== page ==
Last editedApr 20232 min read
We’re all looking for ways to make our websites more efficient while providing better customer service, and automation holds the key to faster, smarter processes. One aspect of API growing in popularity is a webhook, which breaks down online actions into events and reactions. If you’re wondering what a webhook is and how to use it, find out more below.
What is a webhook?
Before we can dive into how to use webhooks, we must first answer the basic question: what is a webhook, anyway? You might also see this concept referred to as an HTTP push API or web callback, but the webhook meaning remains the same no matter its title. A webhook provides a way for your app to provide other apps with real-time data.
With a traditional API, you can access this same data. The difference is that you’ll need to proactively request it, whereas a webhook delivers this information automatically and in real-time. This ensures a faster automated response to any action that a customer takes on your website, whether it’s changing payment details or signing up for a new subscription.
How do webhooks work?
A webhook is a small sequence of code linked to your web application. They’re fully adaptable by the user and designed to be triggered by a specific event. When looking at how to use a webhook, you might notice that they seem to work in reverse to a typical API. You essentially need to design a specific API that your webhook can use.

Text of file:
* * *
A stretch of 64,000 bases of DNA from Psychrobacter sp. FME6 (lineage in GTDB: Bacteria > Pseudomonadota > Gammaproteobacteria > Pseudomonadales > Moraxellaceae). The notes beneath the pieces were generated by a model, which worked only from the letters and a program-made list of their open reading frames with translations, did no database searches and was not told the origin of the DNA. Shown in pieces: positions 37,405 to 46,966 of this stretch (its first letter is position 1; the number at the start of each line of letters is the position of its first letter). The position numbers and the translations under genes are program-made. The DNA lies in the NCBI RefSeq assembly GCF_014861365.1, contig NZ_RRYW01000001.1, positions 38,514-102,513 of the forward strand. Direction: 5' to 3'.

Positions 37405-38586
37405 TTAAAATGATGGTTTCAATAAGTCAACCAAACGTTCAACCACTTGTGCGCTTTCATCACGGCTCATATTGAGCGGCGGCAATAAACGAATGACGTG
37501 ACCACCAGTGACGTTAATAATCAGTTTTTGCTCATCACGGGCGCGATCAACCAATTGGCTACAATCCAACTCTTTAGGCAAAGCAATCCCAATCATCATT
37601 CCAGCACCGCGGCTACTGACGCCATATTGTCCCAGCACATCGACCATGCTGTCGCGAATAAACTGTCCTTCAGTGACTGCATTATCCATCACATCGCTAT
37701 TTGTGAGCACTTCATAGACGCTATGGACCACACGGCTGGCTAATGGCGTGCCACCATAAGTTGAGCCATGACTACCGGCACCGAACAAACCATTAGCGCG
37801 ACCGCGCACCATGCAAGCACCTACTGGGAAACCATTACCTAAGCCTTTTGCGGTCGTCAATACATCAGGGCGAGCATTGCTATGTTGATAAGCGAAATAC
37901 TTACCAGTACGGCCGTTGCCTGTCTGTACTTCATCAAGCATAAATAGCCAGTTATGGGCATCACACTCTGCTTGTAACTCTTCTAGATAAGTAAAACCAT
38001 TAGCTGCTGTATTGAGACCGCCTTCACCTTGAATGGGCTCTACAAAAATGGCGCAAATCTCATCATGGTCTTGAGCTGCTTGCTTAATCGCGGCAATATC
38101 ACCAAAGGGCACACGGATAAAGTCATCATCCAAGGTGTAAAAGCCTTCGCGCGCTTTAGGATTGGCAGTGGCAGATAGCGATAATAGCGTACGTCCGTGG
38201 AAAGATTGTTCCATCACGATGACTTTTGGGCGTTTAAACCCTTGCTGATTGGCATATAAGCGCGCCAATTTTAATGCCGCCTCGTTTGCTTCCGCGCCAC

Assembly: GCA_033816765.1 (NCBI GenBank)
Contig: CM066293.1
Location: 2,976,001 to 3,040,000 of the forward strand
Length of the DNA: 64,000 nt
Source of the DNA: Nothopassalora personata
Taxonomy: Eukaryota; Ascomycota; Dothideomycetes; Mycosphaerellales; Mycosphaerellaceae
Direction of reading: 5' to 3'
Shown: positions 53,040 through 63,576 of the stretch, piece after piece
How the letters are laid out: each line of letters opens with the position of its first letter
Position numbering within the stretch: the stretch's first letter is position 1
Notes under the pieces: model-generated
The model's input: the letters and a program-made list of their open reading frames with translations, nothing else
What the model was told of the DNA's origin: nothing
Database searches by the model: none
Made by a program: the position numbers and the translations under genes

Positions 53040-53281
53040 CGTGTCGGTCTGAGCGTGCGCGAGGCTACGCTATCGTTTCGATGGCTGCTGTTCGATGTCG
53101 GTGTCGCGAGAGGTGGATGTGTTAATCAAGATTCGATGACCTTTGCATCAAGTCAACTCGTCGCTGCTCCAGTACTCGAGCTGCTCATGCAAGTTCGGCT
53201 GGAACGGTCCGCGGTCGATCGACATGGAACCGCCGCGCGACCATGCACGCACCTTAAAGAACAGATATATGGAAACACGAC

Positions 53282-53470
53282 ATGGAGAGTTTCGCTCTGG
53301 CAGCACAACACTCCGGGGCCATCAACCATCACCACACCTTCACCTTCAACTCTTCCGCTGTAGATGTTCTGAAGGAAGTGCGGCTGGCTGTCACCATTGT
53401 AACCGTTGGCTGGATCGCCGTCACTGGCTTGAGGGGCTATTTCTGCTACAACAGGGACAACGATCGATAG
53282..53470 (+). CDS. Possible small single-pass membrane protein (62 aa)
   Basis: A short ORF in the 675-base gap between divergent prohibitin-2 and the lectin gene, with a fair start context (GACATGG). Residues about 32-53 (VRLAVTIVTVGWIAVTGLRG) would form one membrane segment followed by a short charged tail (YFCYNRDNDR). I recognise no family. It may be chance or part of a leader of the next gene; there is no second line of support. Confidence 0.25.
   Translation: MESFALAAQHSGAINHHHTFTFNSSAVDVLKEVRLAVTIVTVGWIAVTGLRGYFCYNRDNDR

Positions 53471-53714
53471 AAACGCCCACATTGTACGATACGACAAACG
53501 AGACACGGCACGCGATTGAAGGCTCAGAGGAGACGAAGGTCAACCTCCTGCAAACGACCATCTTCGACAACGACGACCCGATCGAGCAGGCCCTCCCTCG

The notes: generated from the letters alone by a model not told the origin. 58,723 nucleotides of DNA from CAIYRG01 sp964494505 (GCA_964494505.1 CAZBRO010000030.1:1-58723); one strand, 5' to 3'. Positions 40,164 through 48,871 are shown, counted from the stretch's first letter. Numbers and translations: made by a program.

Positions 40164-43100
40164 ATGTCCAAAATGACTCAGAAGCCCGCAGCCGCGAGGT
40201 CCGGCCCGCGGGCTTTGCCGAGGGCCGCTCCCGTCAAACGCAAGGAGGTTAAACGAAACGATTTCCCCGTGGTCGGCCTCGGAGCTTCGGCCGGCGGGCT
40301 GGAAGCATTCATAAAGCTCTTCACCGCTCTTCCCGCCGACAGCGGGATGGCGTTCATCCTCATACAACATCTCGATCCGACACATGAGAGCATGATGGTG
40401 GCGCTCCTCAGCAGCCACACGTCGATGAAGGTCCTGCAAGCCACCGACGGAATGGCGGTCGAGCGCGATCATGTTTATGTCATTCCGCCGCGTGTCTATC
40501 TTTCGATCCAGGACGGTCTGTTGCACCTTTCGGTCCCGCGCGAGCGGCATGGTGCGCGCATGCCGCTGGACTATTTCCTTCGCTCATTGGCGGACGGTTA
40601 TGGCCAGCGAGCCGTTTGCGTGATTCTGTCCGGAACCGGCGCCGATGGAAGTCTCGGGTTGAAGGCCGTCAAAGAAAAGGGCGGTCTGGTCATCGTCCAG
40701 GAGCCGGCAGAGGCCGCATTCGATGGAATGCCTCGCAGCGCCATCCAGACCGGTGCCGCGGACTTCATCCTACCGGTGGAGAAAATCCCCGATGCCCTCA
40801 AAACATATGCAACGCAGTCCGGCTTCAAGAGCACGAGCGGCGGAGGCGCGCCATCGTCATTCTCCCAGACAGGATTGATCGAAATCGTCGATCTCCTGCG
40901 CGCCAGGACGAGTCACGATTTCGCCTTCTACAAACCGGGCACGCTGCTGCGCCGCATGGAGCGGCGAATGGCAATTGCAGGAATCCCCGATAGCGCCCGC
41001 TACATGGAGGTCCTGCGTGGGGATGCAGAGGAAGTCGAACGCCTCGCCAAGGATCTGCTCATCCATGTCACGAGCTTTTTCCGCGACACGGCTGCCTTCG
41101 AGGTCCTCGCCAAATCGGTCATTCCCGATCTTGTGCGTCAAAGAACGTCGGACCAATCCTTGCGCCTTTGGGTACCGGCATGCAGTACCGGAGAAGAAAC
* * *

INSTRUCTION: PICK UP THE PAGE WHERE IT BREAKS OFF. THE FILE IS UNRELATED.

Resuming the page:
There are two main parties delivering information when setting up a webhook. The first is the webhook provider, which is a third-party app or website. When a predetermined event takes place on your website or app, the provider sends the webhook to your URL. The webhook serves as a signal for your app to perform a predetermined action in response to the predetermined event. The main thing to remember is that while API calls are based on a request, webhooks are triggered by an event.
Real-world examples of the webhook meaning
To better understand how to use webhooks, let’s turn to some real-world examples.
Shopify provides users with webhooks to send alerts for events including updated carts, new checkouts, payments, refunds, and product changes. This means ecommerce store owners won’t miss any important orders.
MailChimp uses webhooks to send alerts for new events including profile updates, subscribes, and unsubscribes. This means if someone changes their email address, you’ll be alerted by the webhook to update your subscriber list accordingly.
GoCardless sends webhooks to your server to enable real-time notifications of important events including payment failures or new recurring payments. This allows you to take automated actions accordingly and keep your payments system flowing smoothly.
How to use a webhook
You can see from the examples of the webhook meaning above how this system can be put to good use. Essentially, you can use a webhook for purposes including the following:
Notification that the event has taken place
Customize your web applications to better suit client needs
Syncing real-time data across multiple online applications
Form a connection between multiple applications
Here are the steps to follow when setting up your own webhooks:
Provide a URL to the webhook provider where requests should be delivered.
Trigger the webhook to test its response to the predetermined event.
Make sure your webhook is secure with an https connection and unique token.
The beauty of using webhooks is that you can fully customize them to best suit your website applications. To get started with receiving webhooks with GoCardless, simply add your webhook endpoint from your central Dashboard and follow the prompts when asked.
We can help
GoCardless helps you automate payment collection, cutting down on the amount of admin your team needs to deal with when chasing invoices. Find out how GoCardless can help you with ad hoc payments or recurring payments.